The photo below, taken at a private residence near Laconia, New Hampshire, shows an eerie shadow figure we saw in a fully-lit basement.  It’s one of many troubling photos from that investigation.  In real life, the figure looked like a tall man.  There was nothing to explain that shadow.  I could see the cause of almost every other shadow, but not that one.

Laconia-basement3-shadow-230x300

The figure in the photo, above, is unusual because shadow figures usually seem to hide among other shadows.

We’re not sure what these figures represent. Sometimes, they appear individually. At other times, they seem to travel in groups or packs.

In general, I don’t recommend lingering at any location where you see shadow figures.  We’re not sure that they’re as benign as what we usually call “ghosts.”

Ghosts that Absorb Light

At the present time, we’re not sure if shadow figures or “ghost shadows” are actually casting a shadow, if they are simply dark figures, or if they’re absorbing light like a black hole.

If they’re absorbing light (and perhaps energy), that’s another very good reason to be cautious if you ever see a shadow figure.

We don’t know what these are, and if they’re a separate kind of entity.

Ghosts that are apparitions

Apparitions are ghosts that look like they did in life.  Sometimes they’re more-or-less translucent.  Others look like living people, but they may appear to be in historical costumes.

It seems that there are very few photos of apparitions.  Here’s a classic, the Brown Lady, photographed in 1936 by Captain Hubert C. Provand.

Brown_lady

I have three of theories about why we don’t see more credible photos of apparitions:

  1. Most apparition photos aren’t credible, and look like double exposures or as if they’ve been created in Adobe Photoshop.
  2. Often, the anomalies we see in real life don’t show up in our photos, and vice versa.
  3. Many apparitions seem so lifelike, we don’t realize they’re ghosts until they fade or abruptly disappear… and then it’s too late to get a photo.

Those are the three kinds of ghosts you can see… maybe:  Ghosts that emit light, ghosts that are shadows, and ghosts that seem to have physical form and look a lot like they’re living people.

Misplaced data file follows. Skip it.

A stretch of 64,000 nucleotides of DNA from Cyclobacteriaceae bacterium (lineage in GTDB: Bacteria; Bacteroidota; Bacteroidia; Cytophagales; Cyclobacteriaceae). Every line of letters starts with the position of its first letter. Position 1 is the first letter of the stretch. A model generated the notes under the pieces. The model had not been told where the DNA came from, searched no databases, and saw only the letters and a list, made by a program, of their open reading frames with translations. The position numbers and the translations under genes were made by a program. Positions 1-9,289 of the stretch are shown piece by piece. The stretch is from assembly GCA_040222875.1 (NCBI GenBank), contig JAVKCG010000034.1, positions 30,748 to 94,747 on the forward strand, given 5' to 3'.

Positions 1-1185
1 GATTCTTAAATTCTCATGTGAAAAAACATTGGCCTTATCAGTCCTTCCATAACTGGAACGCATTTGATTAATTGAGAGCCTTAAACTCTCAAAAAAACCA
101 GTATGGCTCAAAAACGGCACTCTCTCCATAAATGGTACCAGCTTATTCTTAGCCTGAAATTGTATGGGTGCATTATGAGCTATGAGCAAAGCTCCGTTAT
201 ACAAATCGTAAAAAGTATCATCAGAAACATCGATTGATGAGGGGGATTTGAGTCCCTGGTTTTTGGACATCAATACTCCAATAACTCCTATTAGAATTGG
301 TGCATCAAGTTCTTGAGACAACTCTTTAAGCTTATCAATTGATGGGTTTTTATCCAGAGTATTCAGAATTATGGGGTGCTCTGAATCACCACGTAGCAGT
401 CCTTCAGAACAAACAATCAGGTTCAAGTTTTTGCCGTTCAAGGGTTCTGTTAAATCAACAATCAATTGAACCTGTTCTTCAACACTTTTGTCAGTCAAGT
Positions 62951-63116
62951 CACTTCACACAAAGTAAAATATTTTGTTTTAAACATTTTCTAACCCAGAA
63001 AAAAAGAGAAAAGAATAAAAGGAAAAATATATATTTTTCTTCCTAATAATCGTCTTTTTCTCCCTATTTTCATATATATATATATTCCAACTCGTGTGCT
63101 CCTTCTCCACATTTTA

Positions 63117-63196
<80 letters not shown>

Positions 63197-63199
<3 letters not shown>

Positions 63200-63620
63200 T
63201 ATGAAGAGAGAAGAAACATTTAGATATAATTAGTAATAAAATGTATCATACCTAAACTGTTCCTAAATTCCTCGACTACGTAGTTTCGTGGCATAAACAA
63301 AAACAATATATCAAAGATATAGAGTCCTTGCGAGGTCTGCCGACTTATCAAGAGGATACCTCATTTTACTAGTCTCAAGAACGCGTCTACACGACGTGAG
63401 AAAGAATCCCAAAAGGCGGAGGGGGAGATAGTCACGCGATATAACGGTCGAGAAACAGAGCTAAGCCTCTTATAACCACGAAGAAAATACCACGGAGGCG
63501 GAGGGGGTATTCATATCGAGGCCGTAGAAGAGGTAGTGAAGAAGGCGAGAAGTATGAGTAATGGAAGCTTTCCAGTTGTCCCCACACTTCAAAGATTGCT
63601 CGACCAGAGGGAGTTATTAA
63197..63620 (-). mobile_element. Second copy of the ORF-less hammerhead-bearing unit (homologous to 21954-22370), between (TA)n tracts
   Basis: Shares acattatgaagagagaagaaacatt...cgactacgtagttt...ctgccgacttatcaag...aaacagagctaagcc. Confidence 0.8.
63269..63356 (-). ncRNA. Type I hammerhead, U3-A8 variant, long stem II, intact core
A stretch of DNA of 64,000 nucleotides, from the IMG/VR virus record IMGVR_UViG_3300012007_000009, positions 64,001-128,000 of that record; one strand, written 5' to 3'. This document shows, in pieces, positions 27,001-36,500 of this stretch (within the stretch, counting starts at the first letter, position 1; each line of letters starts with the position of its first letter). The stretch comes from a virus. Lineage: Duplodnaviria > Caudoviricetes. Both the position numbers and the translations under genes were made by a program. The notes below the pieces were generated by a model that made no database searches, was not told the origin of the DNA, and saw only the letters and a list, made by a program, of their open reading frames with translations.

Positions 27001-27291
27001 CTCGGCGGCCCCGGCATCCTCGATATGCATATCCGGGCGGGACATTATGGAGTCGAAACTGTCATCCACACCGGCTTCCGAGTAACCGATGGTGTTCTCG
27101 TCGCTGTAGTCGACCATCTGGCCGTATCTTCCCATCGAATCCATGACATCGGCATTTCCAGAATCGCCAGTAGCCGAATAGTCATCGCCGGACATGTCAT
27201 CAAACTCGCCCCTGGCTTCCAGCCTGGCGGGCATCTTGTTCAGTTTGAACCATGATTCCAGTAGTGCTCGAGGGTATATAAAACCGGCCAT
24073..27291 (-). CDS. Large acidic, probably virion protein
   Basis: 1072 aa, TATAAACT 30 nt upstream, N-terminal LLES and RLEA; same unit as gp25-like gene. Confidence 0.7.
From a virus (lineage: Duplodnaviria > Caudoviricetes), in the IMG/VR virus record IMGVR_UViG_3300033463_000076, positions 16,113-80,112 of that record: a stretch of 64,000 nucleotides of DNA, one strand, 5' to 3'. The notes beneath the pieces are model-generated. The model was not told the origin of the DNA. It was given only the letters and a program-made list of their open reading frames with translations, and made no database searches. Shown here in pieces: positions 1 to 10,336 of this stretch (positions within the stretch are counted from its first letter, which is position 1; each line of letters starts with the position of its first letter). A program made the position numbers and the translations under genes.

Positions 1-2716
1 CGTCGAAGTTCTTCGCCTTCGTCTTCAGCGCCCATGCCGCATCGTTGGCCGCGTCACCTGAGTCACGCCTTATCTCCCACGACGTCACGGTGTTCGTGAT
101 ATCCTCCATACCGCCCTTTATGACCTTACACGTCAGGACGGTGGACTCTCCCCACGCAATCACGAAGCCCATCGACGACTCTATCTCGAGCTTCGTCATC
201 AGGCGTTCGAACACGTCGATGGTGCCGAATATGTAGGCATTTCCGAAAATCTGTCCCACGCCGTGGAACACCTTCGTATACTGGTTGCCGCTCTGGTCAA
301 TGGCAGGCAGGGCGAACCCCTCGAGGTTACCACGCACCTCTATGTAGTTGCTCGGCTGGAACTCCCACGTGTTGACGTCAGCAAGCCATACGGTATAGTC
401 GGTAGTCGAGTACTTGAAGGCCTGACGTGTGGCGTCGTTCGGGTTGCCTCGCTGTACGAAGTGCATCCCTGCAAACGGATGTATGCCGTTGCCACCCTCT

A fourth category, ghosts that absorb light so they’re not just shadows but something like black holes, is a troubling concept that has yet to be explored.

The Banshee – Ghost, Faerie or Something Else?

Banshees are unique in paranormal research.  The following is from an article I wrote in 1999.

When someone mentions a ghost, most of us think of cemeteries, haunted houses, and transparent figures draped in sheets.

Likewise, the word “faerie” is usually linked with cute little figures with wings, and merry mischief… like Tinkerbell.

However, mention a Banshee, and people squirm.

The Banshee, like a ghost, can represent death, but that is not her actual role in folklore or in our lives.

She can appear transparent, usually the size of a living person. Nevertheless, like her fae counterparts, she is associated with a more magical Otherworld.

She reminds us that the Otherworld is a vast place, inhabited by many kinds of beings, including faeries and ghosts.

The Banshee — in Irish, the Bean Sidhe (pronounced “bann-SHEE”) — means “spirit woman” or sometimes a spirit (perhaps a faerie) dressed in white. She is usually described as a single being, although there are many of them.

Your Irish Family’s Banshee

According to legend, one Banshee guards each Milesian Irish family. These are the families descended from the “Sons of Mil” who emigrated to Ireland long ago. Often, those families’ surnames start with O’ or Mac, and sometimes Fitz. Remember, many of those prefixes have been dropped, particularly by American families.

In other words, if your ancestors lived in Ireland for a couple of generations, your family — and perhaps your household — probably has its own Banshee.

There is a Banshee for each branch of these families, and the family Banshee can follow the descendants to America, Australia, or wherever the Irish family travels or emigrates.

The Banshee protects the family as best she can, perhaps as a forerunner of the “Guardian Angel” in Christian traditions. However, we are most aware of her before a tragedy that she cannot prevent.

Traditionally, the Banshee appears shortly before a death in “her” family.

The Banshee is almost always female, and appears filmy in a white, hooded gown. (The exception is in Donegal, Ireland, where she may wear a green robe, or in County Mayo where she usually wears black.)

However, if she is washing a shroud when you see her, she may merely signal a major life-changing event in your future. The way to determine this is to go home and burn a beeswax candle after seeing her. According to folklore, if it burns in the shape of a shroud, her appearance does foretell death.

The Banshee’s Wail